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Tens of thousands of Scottish students favouring renewables studies

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There are almost 22,000 students in Scotland currently studying renewable energy, marking an increase of 70 per cent from 2019, fresh figures have revealed.

Thirty-three Scottish colleges and universities responded to a Freedom of Information request submitted as part of research conducted by trade body Scottish Renewables to provide figures from a wide range of renewables-related courses, including engineering, mathematics, and finance courses which now include an element on renewables.

The same study conducted four years ago in 2019 found 12,885 students were studying courses related to renewable energy, compared with 21,919 today.

The results showed 28 per cent of students in the most recent results were female, while 72 per cent were male.

Claire Mick, chief executive of industry body Scottish Renewables, celebrated the findings of the research and said they show the impact that renewable energy is already having on Scotland’s economy, as well as the attractiveness of green jobs to young people.

“Renewables like wind, solar and hydropower already provide the vast majority of Scotland’s electricity and contribute more than £5.6 billion to our economy every year,” she said.

“This is an industry which has huge plans for growth and these figures, particularly contrasted with those from the same survey in 2019, show that renewable energy is quite rightly being seen as a career of the future for those in further and higher education.”

The Freedom of Information request found that the highest number of students taking courses related to renewable energy are studying engineering, with 5,373 students currently studying in Scotland. This was followed by 1,202 students studying business, and a further 742 studying management.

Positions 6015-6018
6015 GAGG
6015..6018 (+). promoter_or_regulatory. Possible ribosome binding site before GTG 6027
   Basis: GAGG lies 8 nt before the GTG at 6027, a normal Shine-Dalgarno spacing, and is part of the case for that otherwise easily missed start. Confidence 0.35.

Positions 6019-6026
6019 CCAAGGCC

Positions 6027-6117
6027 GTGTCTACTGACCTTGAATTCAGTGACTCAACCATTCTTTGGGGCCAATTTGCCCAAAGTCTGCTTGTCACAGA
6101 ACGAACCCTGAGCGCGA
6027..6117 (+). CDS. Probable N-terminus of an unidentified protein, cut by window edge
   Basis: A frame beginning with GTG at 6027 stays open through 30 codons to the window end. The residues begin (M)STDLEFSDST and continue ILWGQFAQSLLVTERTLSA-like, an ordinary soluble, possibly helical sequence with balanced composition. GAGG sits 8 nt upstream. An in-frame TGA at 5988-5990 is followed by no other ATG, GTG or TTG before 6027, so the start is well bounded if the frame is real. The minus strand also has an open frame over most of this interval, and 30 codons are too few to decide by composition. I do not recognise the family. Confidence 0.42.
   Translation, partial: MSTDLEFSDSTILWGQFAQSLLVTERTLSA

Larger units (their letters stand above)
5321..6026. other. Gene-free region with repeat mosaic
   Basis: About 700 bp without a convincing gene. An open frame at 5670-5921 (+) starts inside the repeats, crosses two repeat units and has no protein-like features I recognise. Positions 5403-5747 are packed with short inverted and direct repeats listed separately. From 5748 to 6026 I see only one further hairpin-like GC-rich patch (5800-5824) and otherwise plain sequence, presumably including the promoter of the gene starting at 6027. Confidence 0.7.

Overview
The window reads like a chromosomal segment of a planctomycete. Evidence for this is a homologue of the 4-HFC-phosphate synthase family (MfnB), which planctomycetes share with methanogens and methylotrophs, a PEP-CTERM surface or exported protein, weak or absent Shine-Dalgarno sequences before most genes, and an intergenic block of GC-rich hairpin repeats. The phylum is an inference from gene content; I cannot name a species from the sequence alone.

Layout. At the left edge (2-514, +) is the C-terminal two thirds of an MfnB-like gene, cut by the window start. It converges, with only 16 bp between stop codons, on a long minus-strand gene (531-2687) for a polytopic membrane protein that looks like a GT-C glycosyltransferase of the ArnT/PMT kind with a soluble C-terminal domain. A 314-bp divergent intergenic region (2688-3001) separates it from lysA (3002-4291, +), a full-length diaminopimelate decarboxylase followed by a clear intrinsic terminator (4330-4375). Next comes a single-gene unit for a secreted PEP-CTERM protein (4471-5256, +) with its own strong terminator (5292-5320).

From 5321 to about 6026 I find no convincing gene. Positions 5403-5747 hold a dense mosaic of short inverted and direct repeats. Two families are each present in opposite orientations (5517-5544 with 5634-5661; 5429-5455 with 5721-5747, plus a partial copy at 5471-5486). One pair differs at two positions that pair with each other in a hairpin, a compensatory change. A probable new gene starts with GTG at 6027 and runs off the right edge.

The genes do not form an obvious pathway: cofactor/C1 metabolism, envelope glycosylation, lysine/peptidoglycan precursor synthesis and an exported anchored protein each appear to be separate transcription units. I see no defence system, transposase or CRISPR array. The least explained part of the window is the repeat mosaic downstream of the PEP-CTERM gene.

The universities and colleges included in the study said courses including biotechnology, design, and physics also include components relating to renewable energy.

Jenifer Johnston, head of communications and public affairs at Colleges Scotland, welcomed the increase in the number of students studying renewables, adding that the growth in clean energy was a “hugely exciting” part of Scotland’s economy.

“Building a career in renewables starts at college,” she added. “Every college in Scotland is delivering courses where learners gain the skills and knowledge they need to thrive.”

Former student Ellice Mentiplay studied environmental science at Abertay University and then completed a Masters in Energy, Society, and Sustainability at the University of Edinburgh last year. She is now a commercial graduate with EDF Renewables in Edinburgh.

“While studying at university I took a really keen interest in the subjects related to renewable energy and these have given me the knowledge and understanding needed to pursue a career in this thriving industry,” she said.

“I’m really excited to see Scotland at the forefront of this industry, particularly with onshore and offshore wind, I’m really proud to be able to support EDF Renewables and the renewable energy industry as we deliver Scotland’s net-zero ambitions.”  

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